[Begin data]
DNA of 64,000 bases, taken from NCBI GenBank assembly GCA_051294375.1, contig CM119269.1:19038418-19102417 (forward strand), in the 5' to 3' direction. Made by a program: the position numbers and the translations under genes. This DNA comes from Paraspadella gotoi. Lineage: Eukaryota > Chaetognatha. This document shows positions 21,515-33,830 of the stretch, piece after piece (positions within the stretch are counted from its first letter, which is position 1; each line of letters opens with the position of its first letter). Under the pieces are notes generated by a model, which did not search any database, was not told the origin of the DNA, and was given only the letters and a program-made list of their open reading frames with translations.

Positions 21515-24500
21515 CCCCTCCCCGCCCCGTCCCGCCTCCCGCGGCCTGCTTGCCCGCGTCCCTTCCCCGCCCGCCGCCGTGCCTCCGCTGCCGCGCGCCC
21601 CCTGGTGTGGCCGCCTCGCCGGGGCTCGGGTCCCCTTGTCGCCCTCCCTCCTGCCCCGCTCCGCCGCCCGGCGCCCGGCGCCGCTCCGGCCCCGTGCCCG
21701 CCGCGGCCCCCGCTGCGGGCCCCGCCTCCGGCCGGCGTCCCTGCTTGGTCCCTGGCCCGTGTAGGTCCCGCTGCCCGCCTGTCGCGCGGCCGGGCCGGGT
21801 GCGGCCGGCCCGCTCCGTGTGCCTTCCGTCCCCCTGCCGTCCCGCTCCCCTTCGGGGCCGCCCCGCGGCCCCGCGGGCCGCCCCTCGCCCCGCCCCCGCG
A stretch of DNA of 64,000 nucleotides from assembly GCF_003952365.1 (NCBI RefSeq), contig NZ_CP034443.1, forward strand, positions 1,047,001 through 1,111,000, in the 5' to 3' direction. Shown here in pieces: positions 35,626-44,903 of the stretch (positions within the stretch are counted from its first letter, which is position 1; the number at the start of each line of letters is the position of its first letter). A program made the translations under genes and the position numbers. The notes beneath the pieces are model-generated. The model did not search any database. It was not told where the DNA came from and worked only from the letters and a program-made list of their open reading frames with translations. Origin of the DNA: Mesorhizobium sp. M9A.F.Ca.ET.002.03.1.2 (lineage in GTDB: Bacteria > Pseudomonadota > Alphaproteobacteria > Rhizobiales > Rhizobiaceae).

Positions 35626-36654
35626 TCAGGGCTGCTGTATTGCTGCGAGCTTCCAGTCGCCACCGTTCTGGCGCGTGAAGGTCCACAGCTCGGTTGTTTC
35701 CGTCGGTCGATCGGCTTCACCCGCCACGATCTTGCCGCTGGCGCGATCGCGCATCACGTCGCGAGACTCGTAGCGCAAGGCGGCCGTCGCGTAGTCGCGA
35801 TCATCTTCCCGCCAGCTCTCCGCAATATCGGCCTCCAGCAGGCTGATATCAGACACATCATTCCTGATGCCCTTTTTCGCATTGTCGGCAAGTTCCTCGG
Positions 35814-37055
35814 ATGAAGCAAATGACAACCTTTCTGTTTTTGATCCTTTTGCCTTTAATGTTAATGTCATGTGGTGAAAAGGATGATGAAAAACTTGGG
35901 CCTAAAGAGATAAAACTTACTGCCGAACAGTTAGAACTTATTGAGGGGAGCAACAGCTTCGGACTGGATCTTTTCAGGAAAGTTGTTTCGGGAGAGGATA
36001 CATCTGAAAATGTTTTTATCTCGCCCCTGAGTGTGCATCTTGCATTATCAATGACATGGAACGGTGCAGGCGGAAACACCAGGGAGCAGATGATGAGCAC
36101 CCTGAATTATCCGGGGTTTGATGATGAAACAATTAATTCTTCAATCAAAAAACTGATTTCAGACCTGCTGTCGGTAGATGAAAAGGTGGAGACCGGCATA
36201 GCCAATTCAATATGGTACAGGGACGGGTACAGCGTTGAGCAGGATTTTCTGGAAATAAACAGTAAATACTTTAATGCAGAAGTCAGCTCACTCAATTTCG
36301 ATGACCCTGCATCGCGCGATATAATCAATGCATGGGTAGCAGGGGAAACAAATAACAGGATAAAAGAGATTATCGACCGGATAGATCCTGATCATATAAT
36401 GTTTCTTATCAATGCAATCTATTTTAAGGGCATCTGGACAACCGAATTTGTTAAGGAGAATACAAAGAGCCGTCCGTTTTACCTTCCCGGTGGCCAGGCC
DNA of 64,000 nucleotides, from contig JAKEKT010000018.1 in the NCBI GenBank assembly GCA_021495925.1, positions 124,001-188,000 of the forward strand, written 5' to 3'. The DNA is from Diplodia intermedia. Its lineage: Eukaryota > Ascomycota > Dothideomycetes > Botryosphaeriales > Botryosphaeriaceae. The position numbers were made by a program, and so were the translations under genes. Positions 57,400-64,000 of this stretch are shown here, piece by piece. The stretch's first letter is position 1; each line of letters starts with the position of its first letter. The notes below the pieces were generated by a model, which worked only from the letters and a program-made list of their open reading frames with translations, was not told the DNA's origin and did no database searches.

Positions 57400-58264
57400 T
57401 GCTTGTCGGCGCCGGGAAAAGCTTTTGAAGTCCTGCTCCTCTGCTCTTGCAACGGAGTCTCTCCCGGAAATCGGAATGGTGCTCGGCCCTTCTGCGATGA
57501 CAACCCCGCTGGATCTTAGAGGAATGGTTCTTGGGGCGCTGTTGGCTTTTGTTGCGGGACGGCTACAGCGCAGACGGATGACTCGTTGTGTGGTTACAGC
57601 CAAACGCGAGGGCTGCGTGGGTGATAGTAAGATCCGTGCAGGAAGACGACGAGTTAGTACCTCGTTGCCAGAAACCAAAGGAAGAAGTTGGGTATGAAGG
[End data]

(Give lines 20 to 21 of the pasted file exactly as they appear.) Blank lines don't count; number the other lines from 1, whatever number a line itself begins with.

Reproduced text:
DNA of 64,000 nucleotides, from contig JAKEKT010000018.1 in the NCBI GenBank assembly GCA_021495925.1, positions 124,001-188,000 of the forward strand, written 5' to 3'. The DNA is from Diplodia intermedia. Its lineage: Eukaryota > Ascomycota > Dothideomycetes > Botryosphaeriales > Botryosphaeriaceae. The position numbers were made by a program, and so were the translations under genes. Positions 57,400-64,000 of this stretch are shown here, piece by piece. The stretch's first letter is position 1; each line of letters starts with the position of its first letter. The notes below the pieces were generated by a model, which worked only from the letters and a program-made list of their open reading frames with translations, was not told the DNA's origin and did no database searches.

Positions 57400-58264